Tasked with this somewhat daunting assignment; I ask myself, “How does one blog about wine when it’s such a vast topic and one of such personal taste?” Then I am reminded that I am fortunate to be involved in the industry on a daily basis; enjoy its beautiful sights, remarkable people and last but certainly not least, it’s wonderful produce… wine in all its forms.
I’ve been called many things in my 41 years, but never would I have imagined ‘blogger’ to be one of them. But with a glass of Creation Whale Pod in hand, lets tackle the challenge, I hope you enjoy this vinous tour.
Being of Portuguese descent,as kids, we were exposed to wine at a young age. Like when we were given a glass of wine at Sunday lunch.(Granted, most times it was mixed with coke, but it was great!) When we had a cough, it was warm milk with a shot of whisky, or if we were niggly and couldn’t sleep; it was port and …”Night, night dormirbem”. I could never understand why our fathers would so enjoy Avô’s vinho tinto in the garage, and this drunk out of whisky tumblers or even paper cups, until I was old enough to understand; wine is about social occasions, friends, and life, even this pale battery acid has its place. Every wine has its occasion, every wine suits any dish…if that’s how YOU enjoy it.
There can very often be an element of snobbery attributed to wine. People are often too shy to ask questions, try or suggest new things in the fear of being laughed at. “I can’t smell/taste the freshly cut grass, citrus and peachy flavours, so let me just drink Durbanville Hills Sauvignon Blanc; it’s what I know, a safe bet and sure to be liked by most”. I hope to make wine easy to understand and exciting, so that one can break out that mould and try a Chenin Blanc from AA Badenhorst or something a little more obscure like a Riesling from Paul Cluver.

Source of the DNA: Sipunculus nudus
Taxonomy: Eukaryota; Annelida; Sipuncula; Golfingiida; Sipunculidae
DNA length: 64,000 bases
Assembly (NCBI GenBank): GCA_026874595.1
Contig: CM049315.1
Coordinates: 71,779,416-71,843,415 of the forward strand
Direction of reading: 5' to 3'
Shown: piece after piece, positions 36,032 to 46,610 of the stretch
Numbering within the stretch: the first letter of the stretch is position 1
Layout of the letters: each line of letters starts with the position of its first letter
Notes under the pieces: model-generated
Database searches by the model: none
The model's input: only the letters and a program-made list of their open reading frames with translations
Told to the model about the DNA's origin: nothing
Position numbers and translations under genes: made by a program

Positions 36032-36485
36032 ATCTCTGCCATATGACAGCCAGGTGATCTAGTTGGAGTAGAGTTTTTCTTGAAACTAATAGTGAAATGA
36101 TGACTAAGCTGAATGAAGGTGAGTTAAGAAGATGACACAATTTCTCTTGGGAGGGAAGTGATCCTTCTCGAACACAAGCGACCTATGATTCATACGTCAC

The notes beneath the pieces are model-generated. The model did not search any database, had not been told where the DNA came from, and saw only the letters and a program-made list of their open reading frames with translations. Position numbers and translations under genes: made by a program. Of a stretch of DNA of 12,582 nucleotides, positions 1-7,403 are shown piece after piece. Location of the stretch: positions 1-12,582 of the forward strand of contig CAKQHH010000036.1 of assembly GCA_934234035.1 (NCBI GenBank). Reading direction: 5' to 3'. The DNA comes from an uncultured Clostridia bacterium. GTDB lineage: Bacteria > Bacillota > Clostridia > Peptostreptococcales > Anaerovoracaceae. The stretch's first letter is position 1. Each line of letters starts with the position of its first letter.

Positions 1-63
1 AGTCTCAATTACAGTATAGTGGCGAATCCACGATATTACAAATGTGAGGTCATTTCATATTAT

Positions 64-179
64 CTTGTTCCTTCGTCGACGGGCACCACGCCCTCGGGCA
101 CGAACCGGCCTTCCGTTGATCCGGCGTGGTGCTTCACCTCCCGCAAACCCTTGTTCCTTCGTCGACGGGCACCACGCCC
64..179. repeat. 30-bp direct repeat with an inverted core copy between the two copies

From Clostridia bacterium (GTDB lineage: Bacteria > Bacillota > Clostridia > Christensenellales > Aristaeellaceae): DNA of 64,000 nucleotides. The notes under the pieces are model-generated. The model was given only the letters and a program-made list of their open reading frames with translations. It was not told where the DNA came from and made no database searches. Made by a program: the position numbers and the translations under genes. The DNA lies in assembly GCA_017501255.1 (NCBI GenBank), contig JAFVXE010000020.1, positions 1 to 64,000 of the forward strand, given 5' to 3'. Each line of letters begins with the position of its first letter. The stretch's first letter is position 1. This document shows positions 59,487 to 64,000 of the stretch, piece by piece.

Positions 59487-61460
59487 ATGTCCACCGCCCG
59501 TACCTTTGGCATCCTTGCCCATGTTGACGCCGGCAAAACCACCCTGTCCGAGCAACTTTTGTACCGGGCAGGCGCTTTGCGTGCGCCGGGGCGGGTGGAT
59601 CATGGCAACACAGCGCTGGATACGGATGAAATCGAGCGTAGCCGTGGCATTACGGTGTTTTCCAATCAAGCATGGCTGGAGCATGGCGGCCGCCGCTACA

This blog is for beginners and seasoned wine tasters alike. It’s for those, who like me, have become curious about wines and how to enjoy them to the utmost.
Over the coming months I hope to cover topics such as the different grapes and their resulting wines. I’ll suggest some quaffable wines for affordable drinking, some special finds or unique bottling’s, and some cellaring favourites. Which wine to take to book club (as ladies, we do know it’s not about the latest Jodi Picoult novel, but rather to moan about your husband and express your undying love for CR7), and relay news and interesting events.
A final consideration: Never read the back label, unless you have an interest in 17th century history and how the manor house and the slave gardener inspired the owner, a French Huguenot, to produce award winning wines. The only valuable information on the back label is the alcohol percentage (less is best), the grape varietals used in the case of a blend, and the website address, in the event you want to purchase online.
Until next time, Ciao